This Lumbar Bolster system is driven upward by compression springs 28 supporting the Lumbar and outside Bolster regions. The system is pulled back by dual cables.
There are many advantages to this embodiment: the lumbar-bolster system 20 can be provided as a single module; the lumbar 22 and bolsters 24 can be manufactured as a single piece of material, for example plastic; when deployed the lumbar-bolster 22, 24 combination ‘hugs’ the seat occupant's midsection for greater support and comfort; and the use of compression springs 28 gives a spring cushion feel across the lumbar region.
In the spring embodiments, the trim material underlying padding such as foam will need to be flexible across the back frame 50 to minimize the cable loads.
As various modifications could be made to the exemplary embodiments, as described above with reference to the corresponding illustrations, without departing from the scope of the invention, it is intended that all matter contained in the foregoing description and shown in the accompanying drawings shall be interpreted as illustrative rather than limiting. Thus, the breadth and scope of the present invention should not be limited by any of the above-described exemplary embodiments, but should be defined only in accordance with the following claims appended hereto and their equivalents.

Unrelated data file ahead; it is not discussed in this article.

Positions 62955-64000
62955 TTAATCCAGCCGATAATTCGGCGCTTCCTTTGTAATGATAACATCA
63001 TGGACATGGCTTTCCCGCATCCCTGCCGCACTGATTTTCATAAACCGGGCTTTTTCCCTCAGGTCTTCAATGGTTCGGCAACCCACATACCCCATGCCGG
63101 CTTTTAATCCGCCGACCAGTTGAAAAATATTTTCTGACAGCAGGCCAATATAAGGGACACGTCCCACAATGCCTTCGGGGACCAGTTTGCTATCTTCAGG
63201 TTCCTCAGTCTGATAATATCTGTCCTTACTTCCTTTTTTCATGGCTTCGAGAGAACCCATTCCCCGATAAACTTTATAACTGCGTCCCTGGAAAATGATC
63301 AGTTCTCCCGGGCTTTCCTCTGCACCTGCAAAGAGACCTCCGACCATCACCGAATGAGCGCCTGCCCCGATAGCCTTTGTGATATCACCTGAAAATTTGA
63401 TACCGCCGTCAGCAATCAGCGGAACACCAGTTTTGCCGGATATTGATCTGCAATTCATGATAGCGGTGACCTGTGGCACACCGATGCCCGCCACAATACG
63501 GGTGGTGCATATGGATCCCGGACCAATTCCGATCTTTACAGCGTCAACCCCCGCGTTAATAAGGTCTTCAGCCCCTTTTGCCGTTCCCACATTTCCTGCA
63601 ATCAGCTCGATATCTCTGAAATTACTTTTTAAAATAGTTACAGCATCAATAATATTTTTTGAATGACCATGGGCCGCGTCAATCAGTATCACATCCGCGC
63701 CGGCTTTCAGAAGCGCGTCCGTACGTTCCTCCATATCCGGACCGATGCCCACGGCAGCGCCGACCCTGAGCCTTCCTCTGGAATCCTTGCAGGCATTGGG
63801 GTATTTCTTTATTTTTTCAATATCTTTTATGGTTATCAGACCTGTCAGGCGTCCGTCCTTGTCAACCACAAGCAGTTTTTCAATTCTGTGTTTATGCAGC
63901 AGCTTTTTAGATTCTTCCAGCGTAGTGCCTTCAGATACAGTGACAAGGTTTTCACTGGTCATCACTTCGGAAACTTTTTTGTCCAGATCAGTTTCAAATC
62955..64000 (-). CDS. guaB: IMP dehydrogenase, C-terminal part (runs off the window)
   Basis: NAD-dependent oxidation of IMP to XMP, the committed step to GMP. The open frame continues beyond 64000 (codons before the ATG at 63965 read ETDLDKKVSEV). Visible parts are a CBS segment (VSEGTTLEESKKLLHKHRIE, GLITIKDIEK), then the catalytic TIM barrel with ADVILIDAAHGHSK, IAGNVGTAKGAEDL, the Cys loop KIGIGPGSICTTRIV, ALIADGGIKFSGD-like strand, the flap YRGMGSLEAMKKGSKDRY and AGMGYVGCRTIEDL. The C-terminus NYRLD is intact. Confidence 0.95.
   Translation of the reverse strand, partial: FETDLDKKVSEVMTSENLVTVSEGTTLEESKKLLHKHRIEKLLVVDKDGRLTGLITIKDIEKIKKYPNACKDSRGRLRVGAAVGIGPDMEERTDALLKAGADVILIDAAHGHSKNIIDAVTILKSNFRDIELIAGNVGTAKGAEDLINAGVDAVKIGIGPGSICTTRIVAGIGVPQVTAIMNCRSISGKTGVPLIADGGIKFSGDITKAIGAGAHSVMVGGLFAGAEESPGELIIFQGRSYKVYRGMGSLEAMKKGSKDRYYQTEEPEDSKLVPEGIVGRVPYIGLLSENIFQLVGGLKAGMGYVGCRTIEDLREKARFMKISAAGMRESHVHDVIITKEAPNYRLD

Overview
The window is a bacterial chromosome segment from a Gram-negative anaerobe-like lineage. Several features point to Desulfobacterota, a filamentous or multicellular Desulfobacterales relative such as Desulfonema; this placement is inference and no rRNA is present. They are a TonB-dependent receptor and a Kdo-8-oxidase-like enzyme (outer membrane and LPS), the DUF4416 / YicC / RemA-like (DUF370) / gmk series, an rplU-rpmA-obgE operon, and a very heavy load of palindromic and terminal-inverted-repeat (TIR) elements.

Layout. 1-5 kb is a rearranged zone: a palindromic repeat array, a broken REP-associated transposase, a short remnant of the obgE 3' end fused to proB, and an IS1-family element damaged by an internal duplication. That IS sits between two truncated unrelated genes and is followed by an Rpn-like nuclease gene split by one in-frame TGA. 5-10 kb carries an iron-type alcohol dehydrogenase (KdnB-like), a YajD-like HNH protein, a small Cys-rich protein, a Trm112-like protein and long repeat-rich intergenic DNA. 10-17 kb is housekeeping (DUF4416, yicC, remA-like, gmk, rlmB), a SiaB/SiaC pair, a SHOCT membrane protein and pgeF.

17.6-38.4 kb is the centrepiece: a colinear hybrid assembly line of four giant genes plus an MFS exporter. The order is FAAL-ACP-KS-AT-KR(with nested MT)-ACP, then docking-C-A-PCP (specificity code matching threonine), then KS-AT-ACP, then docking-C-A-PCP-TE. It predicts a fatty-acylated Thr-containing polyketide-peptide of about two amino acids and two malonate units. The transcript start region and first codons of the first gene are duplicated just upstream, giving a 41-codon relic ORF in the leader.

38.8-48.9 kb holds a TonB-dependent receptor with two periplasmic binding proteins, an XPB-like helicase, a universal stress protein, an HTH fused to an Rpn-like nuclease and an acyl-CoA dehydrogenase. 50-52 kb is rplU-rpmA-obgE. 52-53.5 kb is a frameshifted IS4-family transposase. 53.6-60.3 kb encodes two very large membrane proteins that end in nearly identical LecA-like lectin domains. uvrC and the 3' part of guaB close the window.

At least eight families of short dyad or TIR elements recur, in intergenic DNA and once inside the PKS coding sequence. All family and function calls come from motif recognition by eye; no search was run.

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|U.S. Classification||297/284.1, 297/284.7, 297/284.4, 297/284.9, 297/284.3, 297/284.8|
|Cooperative Classification||B60N2/449, B60N2/665, B60N2/4492|
|European Classification||B60N2/44S, B60N2/66|
|May 4, 2007||AS||Assignment|
Owner name: SCHUKRA OF NORTH AMERICA, LTD., CANADA
Free format text: ASSIGNMENT OF ASSIGNORS INTEREST;ASSIGNOR:MCMILLEN, ROBERT J.;REEL/FRAME:019250/0977
Effective date: 20070423
|Jul 18, 2012||FPAY||Fee payment|
Year of fee payment: 4